I look dude on the couch dead in his eyes. “Nah. I’ll leave the nursery rhymes to you, Father Goose.”

“Ooh,” a couple of the guys say, and one or two give me dap as they crack up. Just like that, I’m one of them.

Doc chuckles. “He wish this beat was for him, that’s all. Check it out.”

He clicks some stuff on one of the computers and a bassheavy up-tempo beat blasts through the speakers.

Well, damn. It’s nice as hell. Reminds me of soldiers marching for some reason.

Or the hands of a school security guard patting me down for drugs I didn’t have.

Rat-tat-tat-tat ta-ta-tat-tat.

Rat-tat-tat-tat ta-ta-tat-tat.

I get my notebook out and flip through. Shit. Nothing I’ve got seems to go with this beat. It needs something new. Something tailored to it.

Aunt Pooh bounces on her heels. “Oooh-weee! We really gon’ be on the come up once this drops.”

On the come up.

“Dun-dun-dun-dun, on the come up,” I mumble. “Dundun-dun-dun, on the come up.”

I close my eyes. The words are there, I swear. They’re just waiting for me to find them.


Perilous Polly
Bestselling author Laura Lippman’s twenty-third novel, Sunburn, is a twisty-turny romantic thriller, with a beautiful and sexy redheaded protagonist, who, after a bad marriage, decides to take control of her destiny, and uses her magnetism to manipulate people—a classic femme fatale.

Polly Costello, walks out on her second husband, Gregg and daughter suddenly, intuiting that he was about to abandon her with the kid. She lands up at the one-horse town of Belleville and takes up a job as a waitress in a bar. It turns out that she had killed her abusive first husband, went to  prison and was released by a governor’s pardon. Only a crooked insurance agent knows that Polly has a fortune from insurance and a malpractice claim, waiting for her to collect it. He hires a private detective, the good-looking Adam Bosk, to trail her and find out her plans. Adam gets a job as a chef in the same bar to get closer to Polly, discovers that she is not so easy to crack and ends up falling hopelessly in love with her.

However, he is never sure if she loves him too, or is just using him. Still, he is willing to give up his old life and settle down with her; she shows willingness to do the same, but she keeps him and the reader guessing.

Lippman gradually builds up the stormy weather outside and in the emotional turbulence between Polly and Adam and then turns up the heat till the explosion takes place. The bitter-sweet ending is totally unexpected. Polly is an admirable woman, who is aware how tough it is for an impoverished woman like her to get by in a man’s world, but has the smarts to research exactly how to kill a man with a knife to his heart, so that he dies with one blow. If it’s her life on the line, she knows what she has to do to survive.

By Laura Lippman
Publsher: Morrow
Pages: 304


Excerpt of Sunburn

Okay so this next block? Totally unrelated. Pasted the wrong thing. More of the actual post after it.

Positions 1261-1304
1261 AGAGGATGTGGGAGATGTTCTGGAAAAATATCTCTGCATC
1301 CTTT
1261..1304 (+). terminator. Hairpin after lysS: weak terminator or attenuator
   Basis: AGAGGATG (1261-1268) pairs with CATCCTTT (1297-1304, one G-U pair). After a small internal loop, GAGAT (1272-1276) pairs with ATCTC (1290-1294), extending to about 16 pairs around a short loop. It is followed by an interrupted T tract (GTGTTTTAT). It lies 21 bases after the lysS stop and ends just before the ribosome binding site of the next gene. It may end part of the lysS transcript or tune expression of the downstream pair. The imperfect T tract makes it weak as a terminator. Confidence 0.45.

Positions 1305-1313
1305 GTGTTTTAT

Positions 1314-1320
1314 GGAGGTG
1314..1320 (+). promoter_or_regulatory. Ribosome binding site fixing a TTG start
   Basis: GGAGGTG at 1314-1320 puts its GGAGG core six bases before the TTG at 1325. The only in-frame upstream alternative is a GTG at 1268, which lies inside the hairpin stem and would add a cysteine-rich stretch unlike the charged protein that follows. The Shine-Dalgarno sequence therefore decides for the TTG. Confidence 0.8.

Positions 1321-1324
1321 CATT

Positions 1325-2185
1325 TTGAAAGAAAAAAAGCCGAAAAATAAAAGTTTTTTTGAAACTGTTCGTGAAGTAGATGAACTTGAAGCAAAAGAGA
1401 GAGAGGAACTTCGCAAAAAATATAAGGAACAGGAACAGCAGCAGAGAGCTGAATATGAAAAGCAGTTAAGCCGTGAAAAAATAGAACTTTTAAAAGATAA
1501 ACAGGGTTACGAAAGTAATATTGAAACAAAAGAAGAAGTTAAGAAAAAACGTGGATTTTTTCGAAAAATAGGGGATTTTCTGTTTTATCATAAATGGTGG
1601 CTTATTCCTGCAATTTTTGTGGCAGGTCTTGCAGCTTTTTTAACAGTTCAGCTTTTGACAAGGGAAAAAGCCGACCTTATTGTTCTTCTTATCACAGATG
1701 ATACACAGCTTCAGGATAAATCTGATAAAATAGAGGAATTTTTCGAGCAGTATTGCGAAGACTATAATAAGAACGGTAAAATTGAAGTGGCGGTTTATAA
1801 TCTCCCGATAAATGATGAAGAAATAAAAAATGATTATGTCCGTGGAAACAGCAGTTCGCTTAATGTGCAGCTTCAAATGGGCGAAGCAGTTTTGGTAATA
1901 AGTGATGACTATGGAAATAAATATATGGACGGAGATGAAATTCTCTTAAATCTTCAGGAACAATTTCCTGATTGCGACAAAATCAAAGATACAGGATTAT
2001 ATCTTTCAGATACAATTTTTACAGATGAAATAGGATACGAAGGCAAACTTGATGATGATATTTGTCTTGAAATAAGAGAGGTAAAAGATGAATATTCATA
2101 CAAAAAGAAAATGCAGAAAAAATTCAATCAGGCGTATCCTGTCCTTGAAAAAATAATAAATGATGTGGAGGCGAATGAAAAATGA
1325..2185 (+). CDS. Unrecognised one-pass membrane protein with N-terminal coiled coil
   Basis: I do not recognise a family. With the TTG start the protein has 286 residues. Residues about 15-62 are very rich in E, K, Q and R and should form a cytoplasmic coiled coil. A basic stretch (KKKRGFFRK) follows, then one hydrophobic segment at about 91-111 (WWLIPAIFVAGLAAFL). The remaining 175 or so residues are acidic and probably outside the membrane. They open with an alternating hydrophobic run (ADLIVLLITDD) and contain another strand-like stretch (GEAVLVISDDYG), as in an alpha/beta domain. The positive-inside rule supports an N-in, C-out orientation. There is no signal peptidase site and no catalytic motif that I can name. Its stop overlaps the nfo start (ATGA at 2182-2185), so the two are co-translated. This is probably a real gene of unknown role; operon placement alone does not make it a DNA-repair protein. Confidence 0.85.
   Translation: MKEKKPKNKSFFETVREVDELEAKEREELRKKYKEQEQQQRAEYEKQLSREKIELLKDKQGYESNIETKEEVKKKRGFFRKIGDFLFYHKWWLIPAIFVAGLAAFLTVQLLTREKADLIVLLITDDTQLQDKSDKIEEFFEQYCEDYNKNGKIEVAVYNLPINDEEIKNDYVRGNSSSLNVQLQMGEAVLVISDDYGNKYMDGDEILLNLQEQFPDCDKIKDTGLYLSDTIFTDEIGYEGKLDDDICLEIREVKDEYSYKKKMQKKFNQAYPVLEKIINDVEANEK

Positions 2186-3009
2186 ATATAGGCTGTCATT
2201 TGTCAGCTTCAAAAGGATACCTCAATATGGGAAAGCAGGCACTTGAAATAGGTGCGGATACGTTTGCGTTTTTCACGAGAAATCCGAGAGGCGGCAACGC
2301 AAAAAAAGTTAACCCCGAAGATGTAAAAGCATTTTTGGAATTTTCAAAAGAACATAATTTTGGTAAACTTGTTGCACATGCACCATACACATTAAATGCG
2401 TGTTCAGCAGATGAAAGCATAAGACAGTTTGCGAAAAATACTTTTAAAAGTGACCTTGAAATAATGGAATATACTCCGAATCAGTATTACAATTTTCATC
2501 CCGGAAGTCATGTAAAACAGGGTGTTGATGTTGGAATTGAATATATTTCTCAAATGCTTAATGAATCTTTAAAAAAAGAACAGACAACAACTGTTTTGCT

She steps out of room 5 into a bright, hot morning, unseasonably hot, just as the weekend at the beach had been, but at least there the breeze from the ocean took the edge off. People said how lucky it was, getting such a hot day in early June, when the water is too cold for anyone but the kids. School not even out yet, lines at the most popular restaurants were manageable. Lucky, people kept saying, as if to convince themselves. Lucky. So lucky. Is there anything sadder than losers trying to convince themselves that they're fortunate? She used to be that way, but not anymore. She calls things the way they are, starting with herself. When Gregg had started talking about a week at the beach, she had assumed a rental house in Rehoboth or Dewey. Maybe not on the beach proper, but at least on the east side of the highway. Well, they had been close to the beach. But it was Fenwick, on the bayside, and it was a two-story cinder block with four small apartments that were basically studios. One big rectangular room for them and Jani, a galley kitchen, a bathroom with only a shower, no tub. And ants. Wavy black lines of ants everywhere. "It's what was available, last minute," Gregg said. She amended in her head. It's what was available, last minute, if you're cheap. There had to be a better place to stay along the Delaware shore, even last minute. Jani couldn't sleep unless the room was in complete blackout. So they kept her up late, to nine or ten, because the alternative was to go to bed together at eight, and lie there in the dark without touching. The first night, about two, Gregg made a move. Maybe a year or two ago, it would have been sexy, trying to go at it silently in the dark. But it had been a long time since she found anything about Gregg sexy. "No, no, no, she'll wake up." "We could give her a little Benadryl." That had given her pause, made her wonder if she should change her plans, but no, she had to go ahead. The next day, she did ask him if he would really do that, give Jani a Benadryl. He insisted he was joking. She decided to believe him. If she didn't believe him, she would have to stay. And there was no way she could stay.